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Friday, December 30, 1994 - Page updated at 12:00 AM

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Sno-Tran Has Met Goals, Calling It A Day -- Tomorrow Ends Decade Of Success For Transit Agency

LYNNWOOD - It's not often an agency asks to be dismantled.

But in more than 12 years of active operation, SNO-TRAN has accomplished more than most people expected, winning national praise for its rapid-transit planning. That work now is finished, and the Regional Transit Authority is building upon that base.

So as of tomorrow, the agency will close its doors, probably for good.

"We feel we've really accomplished our vision," said Caroline Feiss, executive director of SNO-TRAN. "Staff (went) to the board last year and said, `We think it's time to wrap up and call it a day,' and the board agreed."

On paper, the transit agency was created in 1974 by the Snohomish County Council, with the goal of creating a new county bus system. Its official name is the Snohomish County Transportation Authority, but it's long been known simply as SNO-TRAN.

Voters defeated a proposed tax levy needed for that bus system, so from 1975 to 1982 SNO-TRAN was barely alive, with a six-member board that met once a year. The board consists of County Council members and local mayors.

However, the SNO-TRAN board secured state legislation needed to create Community Transit, a public-transportation benefit authority.

That legislation eventually was used to create 25 of the state's 28 public bus systems - all but Everett Transit, Seattle's Metro and Yakima's city service.

"SNO-TRAN is the mother of community transit," Feiss said.

In 1982, the board activated SNO-TRAN to help obtain federal funding for a Dial-a-Ride service for seniors.

"At that point they hired me as a consultant, and I got the federal funds and managed contracts with senior services," Feiss recalled.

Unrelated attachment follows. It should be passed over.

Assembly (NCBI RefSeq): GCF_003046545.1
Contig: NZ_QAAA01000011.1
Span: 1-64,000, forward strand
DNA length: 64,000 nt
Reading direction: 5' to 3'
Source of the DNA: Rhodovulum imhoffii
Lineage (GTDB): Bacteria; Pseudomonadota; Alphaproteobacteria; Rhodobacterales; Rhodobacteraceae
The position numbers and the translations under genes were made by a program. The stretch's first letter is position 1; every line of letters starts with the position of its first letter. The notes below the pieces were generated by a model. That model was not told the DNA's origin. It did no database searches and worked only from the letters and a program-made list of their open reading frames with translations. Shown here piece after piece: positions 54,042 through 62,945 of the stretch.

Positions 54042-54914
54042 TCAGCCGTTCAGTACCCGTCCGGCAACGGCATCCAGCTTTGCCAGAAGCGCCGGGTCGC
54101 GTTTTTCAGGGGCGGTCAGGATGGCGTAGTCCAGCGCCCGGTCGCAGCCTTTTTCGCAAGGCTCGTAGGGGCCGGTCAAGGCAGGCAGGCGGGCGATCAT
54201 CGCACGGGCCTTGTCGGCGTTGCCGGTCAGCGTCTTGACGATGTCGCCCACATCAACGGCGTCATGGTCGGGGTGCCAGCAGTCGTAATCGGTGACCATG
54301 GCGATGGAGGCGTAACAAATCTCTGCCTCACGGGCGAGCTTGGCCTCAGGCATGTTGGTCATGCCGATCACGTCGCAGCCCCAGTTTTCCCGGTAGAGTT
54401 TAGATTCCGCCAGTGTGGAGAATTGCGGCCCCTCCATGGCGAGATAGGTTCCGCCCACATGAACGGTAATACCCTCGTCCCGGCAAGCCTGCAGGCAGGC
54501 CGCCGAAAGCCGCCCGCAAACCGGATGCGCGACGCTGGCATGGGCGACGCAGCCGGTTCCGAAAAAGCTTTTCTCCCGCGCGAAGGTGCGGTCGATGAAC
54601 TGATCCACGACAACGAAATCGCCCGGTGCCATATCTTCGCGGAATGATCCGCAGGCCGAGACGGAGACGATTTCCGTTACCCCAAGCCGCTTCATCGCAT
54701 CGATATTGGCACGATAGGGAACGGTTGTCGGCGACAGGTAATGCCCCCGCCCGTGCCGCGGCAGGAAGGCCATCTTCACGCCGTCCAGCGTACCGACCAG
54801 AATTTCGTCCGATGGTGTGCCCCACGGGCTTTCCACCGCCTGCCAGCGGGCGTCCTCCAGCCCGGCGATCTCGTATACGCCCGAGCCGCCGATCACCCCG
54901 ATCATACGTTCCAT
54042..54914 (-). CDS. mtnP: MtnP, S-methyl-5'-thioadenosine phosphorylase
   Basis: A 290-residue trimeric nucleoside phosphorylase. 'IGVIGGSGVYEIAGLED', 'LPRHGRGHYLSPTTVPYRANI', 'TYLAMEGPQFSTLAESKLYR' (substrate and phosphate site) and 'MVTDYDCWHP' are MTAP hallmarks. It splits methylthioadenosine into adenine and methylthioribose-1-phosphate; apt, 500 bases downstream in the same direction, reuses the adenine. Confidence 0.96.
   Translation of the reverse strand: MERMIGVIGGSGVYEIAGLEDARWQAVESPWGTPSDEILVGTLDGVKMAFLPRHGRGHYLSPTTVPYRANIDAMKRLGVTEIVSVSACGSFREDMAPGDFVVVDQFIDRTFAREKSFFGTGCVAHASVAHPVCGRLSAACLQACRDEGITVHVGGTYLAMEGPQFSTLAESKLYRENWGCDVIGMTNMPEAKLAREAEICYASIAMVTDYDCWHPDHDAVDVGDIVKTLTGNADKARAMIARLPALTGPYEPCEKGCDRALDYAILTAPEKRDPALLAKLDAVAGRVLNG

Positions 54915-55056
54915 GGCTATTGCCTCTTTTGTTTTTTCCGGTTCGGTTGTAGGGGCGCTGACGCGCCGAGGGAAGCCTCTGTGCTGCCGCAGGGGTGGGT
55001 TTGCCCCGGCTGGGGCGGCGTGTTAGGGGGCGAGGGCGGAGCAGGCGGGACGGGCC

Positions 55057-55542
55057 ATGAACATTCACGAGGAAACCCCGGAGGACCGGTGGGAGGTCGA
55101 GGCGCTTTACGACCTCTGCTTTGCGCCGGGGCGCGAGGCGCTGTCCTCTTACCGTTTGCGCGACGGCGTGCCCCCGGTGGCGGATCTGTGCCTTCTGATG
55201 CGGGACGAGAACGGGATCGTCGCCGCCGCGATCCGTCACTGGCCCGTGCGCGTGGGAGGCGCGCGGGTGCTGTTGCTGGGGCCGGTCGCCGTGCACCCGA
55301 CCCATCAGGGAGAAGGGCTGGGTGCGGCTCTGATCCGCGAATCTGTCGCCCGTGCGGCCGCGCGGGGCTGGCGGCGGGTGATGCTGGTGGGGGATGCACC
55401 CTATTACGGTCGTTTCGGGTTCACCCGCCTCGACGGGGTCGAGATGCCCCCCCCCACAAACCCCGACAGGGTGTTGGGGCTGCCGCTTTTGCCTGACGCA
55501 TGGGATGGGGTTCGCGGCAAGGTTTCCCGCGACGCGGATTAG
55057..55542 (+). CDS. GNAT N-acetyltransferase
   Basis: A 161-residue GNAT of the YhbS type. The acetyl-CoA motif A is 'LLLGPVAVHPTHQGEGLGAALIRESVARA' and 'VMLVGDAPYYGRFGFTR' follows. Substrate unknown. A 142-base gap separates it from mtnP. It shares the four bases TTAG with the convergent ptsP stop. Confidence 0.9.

Since then, the agency helped to prepare the county for rapid transit, performed technical studies, educated the community on rail-alignment and station-siting issues, and promoted urban-planning techniques designed to minimize automobile traffic in the future.

When the agency closes, Feiss and SNO-TRAN senior planner Matt Feeney will report for work at the Puget Sound Regional Council. SNO-TRAN's office administrator, Ardelle Bailey, has been hired by Community Transit.

The agency's fourth employee, associate planner Penn Bell, plans to take a break to spend time with her husband, who recently retired.

Although SNO-TRAN's first formal office was on Scriber Lake Road in Lynnwood, in recent years it's been based within Community Transit's headquarters on 164th Street Southwest.

At the Puget Sound Regional Council, Feiss and Feeney will continue to develop their acclaimed urban-planning program. The highlight of that SNO-TRAN project was the 1989 publication of "A Guide to Land Use and Public Transportation," an award-winning manual reprinted by the federal Department of Transportation.

The manual is a "how to" book for urban planners, developers and elected officials on creating land-use policies that support public transit, walking and bicycling.

"We've been working on the transit land-use program in Snohomish County for the last five years; they asked us to come down and make it a four-county program," Feiss said. The Regional Council serves King, Kitsap, Pierce and Snohomish counties.

The board will meet at least two more times, in January and March. At the latter meeting, it will decide whether to formally terminate SNO-TRAN or to revert to its pre-1982 format with yearly board meetings.

The board is composed of County Council members Liz McLaughlin, R.C. "Swede" Johnson and Gary Nelson, Everett Mayor Ed Hansen, Mountlake Terrace Mayor Roger Bergh and Arlington Mayor Bob Kraske.

Bill Brubaker, a former county councilman who served seven years on the board, thinks the time is right to dismantle SNO-TRAN. The agency has been a "very significant" regional player, he said.

"The RTA has been created and gelled, and CT and Everett Transit are very much involved in the planning process, and the guidebook's done," he said. "If you're out looking for things to do, you need to question your need to exist. The timing's right, they've done their job, and it's time to move on."

Copyright (c) 1994 Seattle Times Company, All Rights Reserved.

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